The term of the Truth and Reconciliation Commission (TRC) and the Commission of Investigation on Enforced Disappeared Persons (CIEDP) extended by one year with the task of completing probe on crimes committed during its decade-long civil war. This is the third extension for commissions because the tasks of probing the war era crimes are yet to begin. With the extension of the tenure of the commissions, new provision is made that the terms of the commissions’ chairpersons and members will expire after mid-April, which contradicts to the earlier provision that their term was fixed till the dissolution of the commissions.
The government would have inserted the new provision either compel the commissions’ chairpersons and members to complete their given task before expiring their terms or to be ready to resign before completing their tenure. As the commissions’ mandates were to expire on Saturday without resolving a single cases related to the transitional justice even after four years and two extensions of tenure we have to salute the government for avoiding legal vacuum. However, people, particularly the family members of the war era victims, are not assured yet that victims of the war ere crimes would get justice as per the international norms and values under the leadership of the Nepal Communist Party (NCP) led incumbent government.
The commissions had initially been given two years in 2015 to probe abuses by government forces and Maoist rebels during the decade long conflict, begun from 1996 to 2006, that resulted 17,876 deaths, 1,500 disappearances, 9,000 injured and 80,000 displaced. It is said that about 65,000 complaints have also already been filed to the two commissions-one investigating an estimated 3,000 forced disappearances and the other focusing on crimes such as rape and murder. But the two commissions failed to prosecute war era crimes except just two convictions related to civil war-era crimes have been handed down in civilian courts- one linked to the murder of a teenage girl and the other concerning the killing of a journalist.
Though the will power of the commissions’ chairpersons and members would have hollowed the entire four year tenure, the reconciliation process, which has been poorly designed from the outset and stymied and lacks of funding as well as political will, has played a crucial role for the nonfunctioning of the commissions. Though the tenure is extended by one year with the tile limit pressure to the chairpersons and members of the commissions but not with necessary clout to prosecute war crimes, it is likely that the commissions would do nothing within the extended period but chairpersons and members of the commissions would tender their resignation paving the way to the government either to appoint their nearer and dearer or to settle the transitional justice on their own ways and style.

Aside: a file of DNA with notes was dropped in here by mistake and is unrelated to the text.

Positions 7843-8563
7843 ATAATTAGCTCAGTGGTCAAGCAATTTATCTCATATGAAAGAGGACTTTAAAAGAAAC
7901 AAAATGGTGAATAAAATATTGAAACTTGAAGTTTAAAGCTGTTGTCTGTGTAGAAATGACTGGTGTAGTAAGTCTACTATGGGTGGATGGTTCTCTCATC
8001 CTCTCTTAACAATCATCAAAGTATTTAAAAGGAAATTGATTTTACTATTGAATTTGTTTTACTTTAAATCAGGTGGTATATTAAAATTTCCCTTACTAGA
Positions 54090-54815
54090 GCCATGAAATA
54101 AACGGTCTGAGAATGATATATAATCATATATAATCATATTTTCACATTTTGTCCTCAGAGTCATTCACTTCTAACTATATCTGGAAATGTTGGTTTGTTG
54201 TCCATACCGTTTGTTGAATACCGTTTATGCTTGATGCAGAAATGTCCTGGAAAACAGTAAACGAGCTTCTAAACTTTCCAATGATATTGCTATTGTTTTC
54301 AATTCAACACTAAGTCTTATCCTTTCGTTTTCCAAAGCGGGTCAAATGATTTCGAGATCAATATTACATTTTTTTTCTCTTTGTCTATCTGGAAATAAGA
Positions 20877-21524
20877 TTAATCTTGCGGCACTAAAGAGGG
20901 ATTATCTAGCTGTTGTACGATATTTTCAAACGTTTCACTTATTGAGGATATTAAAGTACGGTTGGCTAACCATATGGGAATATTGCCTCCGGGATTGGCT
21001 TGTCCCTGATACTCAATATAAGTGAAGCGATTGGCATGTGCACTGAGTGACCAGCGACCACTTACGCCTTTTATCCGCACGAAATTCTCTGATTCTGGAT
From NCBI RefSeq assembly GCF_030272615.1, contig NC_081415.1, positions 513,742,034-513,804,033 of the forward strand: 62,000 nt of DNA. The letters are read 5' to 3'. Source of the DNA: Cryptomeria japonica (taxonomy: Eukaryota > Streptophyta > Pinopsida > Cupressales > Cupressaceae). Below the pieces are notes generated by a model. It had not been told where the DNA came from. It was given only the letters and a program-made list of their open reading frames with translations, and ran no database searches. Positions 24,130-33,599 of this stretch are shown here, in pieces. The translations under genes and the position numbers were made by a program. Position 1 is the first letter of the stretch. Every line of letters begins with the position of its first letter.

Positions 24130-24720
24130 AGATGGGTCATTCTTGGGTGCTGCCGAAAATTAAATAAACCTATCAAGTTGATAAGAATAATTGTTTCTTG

As the government had attempted to form a separate mechanism under the leadership of law minister with the mandate to deal on the cases related to the transitional justices, it is likely that the government would adopt any policy counterfeiting to the commissions, though such an attempt was averted from the widespread protests. As not only the incumbent government but almost all formed during the period and political parties have failed to deliver their promises to resolve the issue of transitional justice, Nepal’s transitional justice process has increasingly fallen under increasing scrutiny of international community.
It is certain that the main objective of probing of crimes committed during its decade-long civil war would not be fulfilled until and unless these commissions were not advanced with necessary laws, mechanism and process as per the international standards. Not only the victims of both the sides in Nepal but also the international community has cautiously been watching the transitional justice mechanism of the country even rising questions for the delay to meet the international standers. As the international community as well as the family members of the victims have repeatedly been insisting that there should be broad public trust in the process of settling the transitional justice, the government has to crate environment conducive to settle the transitional justice system from the existing mechanism by empowering them as per the international norms and standers.